Gosh, we were wrong last week. Spectacularly so. Yes, it was just seven days ago we predicted months or years of litigation between EchoStar Communications ( DISH) and Hughes Electronics ( GMH) following the inevitable death of their star-crossed merger deal. Well, we at the Five Dumbest Things Research Lab were a little off -- maybe a few months or a few years off. Only two business days later, you see, the two companies officially terminated the merger, announcing that EchoStar would pay Hughes a $600 million breakup fee. A clean break. A clean break, yes. But we doubt the separation was exactly amicable. See, we couldn't help noticing the press release the companies put out to tell the world they were going their separate ways. The two press releases, to be precise. The two announcements, released seven minutes apart on Tuesday morning, said nearly the same thing. But what they said was in different order. The first bulletin, headlined "Hughes and EchoStar Terminate Proposed Merger Agreement," led with Hughes throughout. In other words, Hughes and EchoStar reached a settlement to end their merger. A quote from Hughes CEO Jack Shaw preceded a quote from EchoStar CEO Charlie Ergen. A boilerplate description of Hughes preceded a boilerplate description of EchoStar. The phone number for a Hughes spokesman preceded that of EchoStar's. The second release, headlined "EchoStar and Hughes Terminate Proposed Merger Agreement," was a modified mirror image of the first. EchoStar and Hughes settled the merger deal. EchoStar's Ergen preceded Hughes' Shaw. EchoStar's description preceded Hughes'. Ditto for the phone numbers. In other words, you have two companies here that can hammer out a 100,000-word merger agreement and come to terms on a $600 million breakup fee. But when it comes to writing a simple 500-word announcement, they can't even decide who should get top billing? All we can think is that everyone at DirecTV who still has a job next year should be thankful that the merger didn't go through. We always suspected that Ergen would take a scythe to the Hughes staff once he got control. Now we're sure.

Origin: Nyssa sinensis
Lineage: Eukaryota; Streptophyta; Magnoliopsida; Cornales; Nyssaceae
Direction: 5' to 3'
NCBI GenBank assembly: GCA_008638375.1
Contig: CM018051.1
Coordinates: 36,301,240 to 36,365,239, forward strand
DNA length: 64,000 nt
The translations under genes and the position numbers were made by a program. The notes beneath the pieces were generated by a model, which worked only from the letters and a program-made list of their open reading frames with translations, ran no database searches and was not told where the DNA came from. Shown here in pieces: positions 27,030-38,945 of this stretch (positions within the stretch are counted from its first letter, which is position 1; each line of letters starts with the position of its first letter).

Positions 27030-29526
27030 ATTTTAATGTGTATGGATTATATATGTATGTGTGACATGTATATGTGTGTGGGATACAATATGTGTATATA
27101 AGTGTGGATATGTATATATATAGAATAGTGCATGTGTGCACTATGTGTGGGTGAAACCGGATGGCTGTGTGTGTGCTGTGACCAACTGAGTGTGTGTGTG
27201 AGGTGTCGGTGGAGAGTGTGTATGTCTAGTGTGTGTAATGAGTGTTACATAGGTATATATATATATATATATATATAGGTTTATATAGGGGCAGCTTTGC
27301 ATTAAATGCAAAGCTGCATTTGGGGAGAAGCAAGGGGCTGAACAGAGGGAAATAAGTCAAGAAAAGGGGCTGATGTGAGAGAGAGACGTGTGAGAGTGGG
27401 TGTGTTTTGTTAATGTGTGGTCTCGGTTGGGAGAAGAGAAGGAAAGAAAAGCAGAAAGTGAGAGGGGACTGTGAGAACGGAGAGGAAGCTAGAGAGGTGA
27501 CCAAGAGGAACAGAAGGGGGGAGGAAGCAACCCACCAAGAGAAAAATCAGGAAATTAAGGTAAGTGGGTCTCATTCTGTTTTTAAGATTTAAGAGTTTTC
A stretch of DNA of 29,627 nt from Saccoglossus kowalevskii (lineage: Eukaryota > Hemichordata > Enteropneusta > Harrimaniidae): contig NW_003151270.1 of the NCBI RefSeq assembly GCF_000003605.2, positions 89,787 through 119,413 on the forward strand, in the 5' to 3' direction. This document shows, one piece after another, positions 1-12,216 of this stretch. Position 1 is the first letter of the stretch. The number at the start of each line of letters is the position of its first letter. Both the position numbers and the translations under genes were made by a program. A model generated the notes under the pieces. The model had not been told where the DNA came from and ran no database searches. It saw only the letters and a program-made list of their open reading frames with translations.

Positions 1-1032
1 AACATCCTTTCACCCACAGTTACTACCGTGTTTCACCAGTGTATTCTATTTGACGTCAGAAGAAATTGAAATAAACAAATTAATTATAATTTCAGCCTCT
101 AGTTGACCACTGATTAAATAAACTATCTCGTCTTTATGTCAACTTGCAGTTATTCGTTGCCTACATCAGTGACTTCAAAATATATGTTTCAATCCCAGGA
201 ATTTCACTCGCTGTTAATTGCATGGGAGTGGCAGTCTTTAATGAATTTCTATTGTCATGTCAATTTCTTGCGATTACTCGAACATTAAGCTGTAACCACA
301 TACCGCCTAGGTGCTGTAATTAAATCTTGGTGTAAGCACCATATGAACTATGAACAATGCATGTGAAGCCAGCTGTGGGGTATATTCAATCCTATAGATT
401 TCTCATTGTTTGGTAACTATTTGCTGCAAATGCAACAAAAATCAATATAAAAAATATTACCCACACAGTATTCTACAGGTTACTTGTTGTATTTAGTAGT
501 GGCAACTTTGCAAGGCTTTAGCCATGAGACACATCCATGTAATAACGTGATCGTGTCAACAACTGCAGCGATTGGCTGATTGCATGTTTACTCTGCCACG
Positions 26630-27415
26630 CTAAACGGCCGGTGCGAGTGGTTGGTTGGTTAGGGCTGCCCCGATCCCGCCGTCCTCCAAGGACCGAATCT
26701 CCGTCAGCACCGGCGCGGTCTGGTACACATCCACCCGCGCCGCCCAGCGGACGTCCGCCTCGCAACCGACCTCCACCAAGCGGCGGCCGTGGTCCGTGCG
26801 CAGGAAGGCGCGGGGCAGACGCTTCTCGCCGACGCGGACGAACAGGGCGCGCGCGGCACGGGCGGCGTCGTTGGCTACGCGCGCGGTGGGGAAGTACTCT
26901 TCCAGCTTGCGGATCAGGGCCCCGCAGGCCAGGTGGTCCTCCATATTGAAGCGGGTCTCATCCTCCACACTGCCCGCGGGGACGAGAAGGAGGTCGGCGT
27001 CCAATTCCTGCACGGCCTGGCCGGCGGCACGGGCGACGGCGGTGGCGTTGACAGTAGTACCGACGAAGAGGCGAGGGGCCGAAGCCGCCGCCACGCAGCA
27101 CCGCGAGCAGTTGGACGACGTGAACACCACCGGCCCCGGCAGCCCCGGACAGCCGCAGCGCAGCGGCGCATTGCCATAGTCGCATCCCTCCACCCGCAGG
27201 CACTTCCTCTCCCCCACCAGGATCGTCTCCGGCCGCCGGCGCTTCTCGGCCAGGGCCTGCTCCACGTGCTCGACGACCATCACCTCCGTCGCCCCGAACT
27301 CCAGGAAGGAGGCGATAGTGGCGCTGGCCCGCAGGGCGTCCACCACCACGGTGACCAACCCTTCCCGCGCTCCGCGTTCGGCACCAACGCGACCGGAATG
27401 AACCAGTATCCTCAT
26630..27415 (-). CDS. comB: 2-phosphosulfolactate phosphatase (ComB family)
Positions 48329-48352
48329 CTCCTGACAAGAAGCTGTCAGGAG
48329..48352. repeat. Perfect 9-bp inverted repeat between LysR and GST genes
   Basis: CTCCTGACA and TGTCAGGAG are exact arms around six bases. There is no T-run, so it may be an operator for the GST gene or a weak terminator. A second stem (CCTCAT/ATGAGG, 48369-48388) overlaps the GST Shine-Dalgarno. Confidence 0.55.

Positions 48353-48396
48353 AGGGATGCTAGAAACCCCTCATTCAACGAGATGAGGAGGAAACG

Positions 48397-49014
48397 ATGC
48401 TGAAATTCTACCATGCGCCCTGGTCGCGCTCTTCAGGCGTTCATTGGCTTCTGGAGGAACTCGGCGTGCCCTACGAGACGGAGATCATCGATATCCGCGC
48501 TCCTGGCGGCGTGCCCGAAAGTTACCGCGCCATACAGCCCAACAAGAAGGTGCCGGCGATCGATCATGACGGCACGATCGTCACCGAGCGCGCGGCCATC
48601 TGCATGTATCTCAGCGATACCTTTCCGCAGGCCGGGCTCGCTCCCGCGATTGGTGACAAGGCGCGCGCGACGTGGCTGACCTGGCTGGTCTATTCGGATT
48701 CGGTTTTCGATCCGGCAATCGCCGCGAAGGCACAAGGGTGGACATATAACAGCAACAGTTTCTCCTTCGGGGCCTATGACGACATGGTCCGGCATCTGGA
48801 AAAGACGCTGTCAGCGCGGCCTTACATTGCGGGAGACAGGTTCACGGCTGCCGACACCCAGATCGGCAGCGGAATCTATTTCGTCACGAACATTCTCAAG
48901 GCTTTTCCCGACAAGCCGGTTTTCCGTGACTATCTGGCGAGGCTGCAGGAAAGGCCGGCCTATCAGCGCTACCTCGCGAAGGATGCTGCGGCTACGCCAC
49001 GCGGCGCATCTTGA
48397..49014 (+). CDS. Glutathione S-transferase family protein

2. Sick Transit, Inglorious Monday
This week, the auto industry was celebrating the imminent death of the automobile luxury tax. But forgive us for not dancing the victory jig. See, those of us who work in lower Manhattan are wondering if we'll be able to make it to work at all next week, let alone travel in the lap of luxury automobiles. In one of those lovable New York moments that make this place the Greatest City in the Free World, city transit workers have threatened to go on strike Monday. The subways won't be running. The buses will be idled. And no one will be driving into Manhattan in a private car carrying fewer than four people.